Published on September 15, 2016 on LinkedIn here.
I have a problem here. Something doesn’t sit right with me. If you already follow me on LinkedIn, you know that I recently decided to call myself a philanthropist. It’s a title I’m proud to have added to my professional headline and I even wrote a brief musing highlighting the definition of philanthropy.
To me, philanthropy is sacred. I care a lot about charity and a lot about philanthropy. I’ve dedicated my life to it as a professional fundraiser. I’ve raised funds for education, poverty, and religious and community organizations. It’s fun. I love it. But, I never thought I’d have to clarify the purpose of philanthropy!
I thought it general knowledge that the purpose of philanthropy is to help people; to give people access to better education, food or healthcare; to give people a hand up or a hand-out. It’s for strengthening communities. Giving large sums of money comes with prestige. It comes with recognition. Naturally, the true internal self-benefits are a sense of pride in a great act of altruism. It’s one of the best things we can do on earth: to help people.
One of the ways fundraisers encourage people to give to their charity is by having a challenge donor. A challenge donor is someone who matches the sum total of smaller donor’s gifts when a certain amount is raised within a specific time period. It allows for greater impact to the charity and the smaller donors feel their gift is going further. It’s also about rallying together to support a great cause.
The problem I am having is in reading this article about a wealthy individual (ironically the co-founder of LinkedIn!) challenging the general public to donate to a crowdfunding campaign raising funds for veteran’s charities. Now this in and of itself is wonderful, but the problem is the author is only a potential philanthropist because of an added stipulation of giving if Donald Trump releases his tax returns by October 19. This condition would never be used by professional fundraisers.
Our code of ethics don’t allow us to turn philanthropy into a form of bribery. Please also note that the potential donor has personal interest in this going viral because he is an investor in the crowdfunding company being used by the campaign. Additionally, if Donald Trump accepts the bribe (which he won’t!) it also violates the Association of Philanthropy’s Code of Ethics to not to exploit any donors or prospects.
So, I have several concerns: exploiting a prospect, financial benefits to the potential donor (thus also nullifying it’s federal requirements that no benefits are received in exchange), and the fact that the money may not actually go to any charity! Typically, charities receive all the small donations at the very least and so the “match” by the challenge donor is the gravy on top. Sometimes the challenge donor even decides, in their (presumably) great act of generosity, to give their gift in full anyway. In this case, this is a private individual creating a crowdfunding campaign who is (dare-I-say-it?) “threatening” Donald Trump to either release his tax returns or forfeit these funds to charity. The fine print reads: “Your card will only be charged if Donald Trump releases his taxes.”
This is not charity! This is a form of bribery. And, we can’t let this set a precedence in the philanthropy and fundraising sphere. Furthermore, the crowdfunder and the potential donor even go on in their separate internet posts to ironically hold Donald Trump to a standard of integrity. I’m going to fall harder on the potential donor because he asserts that Trump needs to “demonstrate his commitment to the public interest” when it’s he himself who isn’t going to donate the funds if Trump doesn’t give, and he’s criticizing Trump for labeling our democracy a “‘rigged system’ where insiders trade influence for their own personal gain’ when the potential donor (after-the-fact!) disclosed his personal interest as an investor of the crowdfunding website platform. And, he’s right when he writes, “In a functioning democracy, the public shouldn’t be forced to bargain with a major presidential candidate to obtain access to his tax returns.” Then don’t do it! You did this–not Donald Trump! You even criticize Trump for using tax returns as a bargaining chip, but then you are caught in his game by using charity as a bargaining chip! Worst of all is that your bargaining chip is our country’s highest honor of our veterans! This is hypocritical, deceptive, and exploitative. It marred the sacredness and purpose of philanthropy.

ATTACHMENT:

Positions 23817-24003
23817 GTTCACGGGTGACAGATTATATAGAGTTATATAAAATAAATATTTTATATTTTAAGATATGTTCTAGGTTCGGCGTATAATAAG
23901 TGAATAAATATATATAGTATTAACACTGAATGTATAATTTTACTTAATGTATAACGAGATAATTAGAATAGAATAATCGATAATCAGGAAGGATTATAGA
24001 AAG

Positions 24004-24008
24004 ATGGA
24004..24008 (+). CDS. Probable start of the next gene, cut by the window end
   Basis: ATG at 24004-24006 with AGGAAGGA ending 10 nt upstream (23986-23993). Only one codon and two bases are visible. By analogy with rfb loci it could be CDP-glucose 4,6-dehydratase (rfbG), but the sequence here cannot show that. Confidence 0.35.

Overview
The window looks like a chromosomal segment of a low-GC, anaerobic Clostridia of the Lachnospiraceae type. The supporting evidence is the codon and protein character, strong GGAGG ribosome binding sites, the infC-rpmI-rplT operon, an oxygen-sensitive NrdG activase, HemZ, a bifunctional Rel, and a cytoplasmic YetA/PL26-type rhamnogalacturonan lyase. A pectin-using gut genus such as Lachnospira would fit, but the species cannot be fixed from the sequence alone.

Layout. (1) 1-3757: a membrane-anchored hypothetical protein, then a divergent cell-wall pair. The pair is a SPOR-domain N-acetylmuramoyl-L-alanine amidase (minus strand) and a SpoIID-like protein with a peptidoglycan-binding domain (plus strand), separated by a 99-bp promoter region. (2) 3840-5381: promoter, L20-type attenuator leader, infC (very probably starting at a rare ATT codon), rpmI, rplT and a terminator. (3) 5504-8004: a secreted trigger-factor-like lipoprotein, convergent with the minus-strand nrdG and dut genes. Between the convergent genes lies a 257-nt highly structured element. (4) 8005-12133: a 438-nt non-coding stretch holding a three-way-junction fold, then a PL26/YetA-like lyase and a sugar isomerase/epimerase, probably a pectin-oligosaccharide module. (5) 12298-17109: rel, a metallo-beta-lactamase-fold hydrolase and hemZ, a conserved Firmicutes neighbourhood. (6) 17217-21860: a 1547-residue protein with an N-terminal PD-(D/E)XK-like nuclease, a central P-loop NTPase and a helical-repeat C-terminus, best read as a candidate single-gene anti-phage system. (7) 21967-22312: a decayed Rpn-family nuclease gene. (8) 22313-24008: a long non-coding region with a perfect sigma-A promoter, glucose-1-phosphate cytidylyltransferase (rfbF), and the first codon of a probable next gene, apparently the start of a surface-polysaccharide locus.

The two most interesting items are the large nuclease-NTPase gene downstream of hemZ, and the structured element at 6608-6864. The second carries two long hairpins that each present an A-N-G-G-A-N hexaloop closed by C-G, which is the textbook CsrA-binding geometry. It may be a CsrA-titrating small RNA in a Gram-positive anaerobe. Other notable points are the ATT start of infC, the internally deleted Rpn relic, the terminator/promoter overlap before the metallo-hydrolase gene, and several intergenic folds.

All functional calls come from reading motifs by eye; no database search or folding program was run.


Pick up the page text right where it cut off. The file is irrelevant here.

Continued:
Now, in line with my true vocation, I’d like to ask you to donate to the veteran’s charities highlighted in the campaign without the if statement. These charities are: Pat Tillman Foundation, Hope for The Warriors, Hire Heroes USA, Team Rubicon, Children of Fallen Patriots, Wounded Warrior Project, Yellow Ribbon Fund, Travis Manion Foundation, Special Operations Warrior Foundation and Team Red, White & Blue.
Give because you want to give without getting anything in return. Let’s maintain the ethical and moral standards of what it means to give to charity. Furthermore, in light of the recent scandals at the Wounded Warrior Project, please hold charities up to the same moral and ethical scandals. You can check how your money will be spent by reviewing the usage of donations from the website Charity Navigator.
And, Donald Trump, I hope you do release your tax returns so we can see what charities you support (and how much!).
So, when I see someone with false intentions give to charity, whom some would like to call a philanthropist, I have a problem with the authenticity of the donor. I also wrote a post about the reason why we give to charity.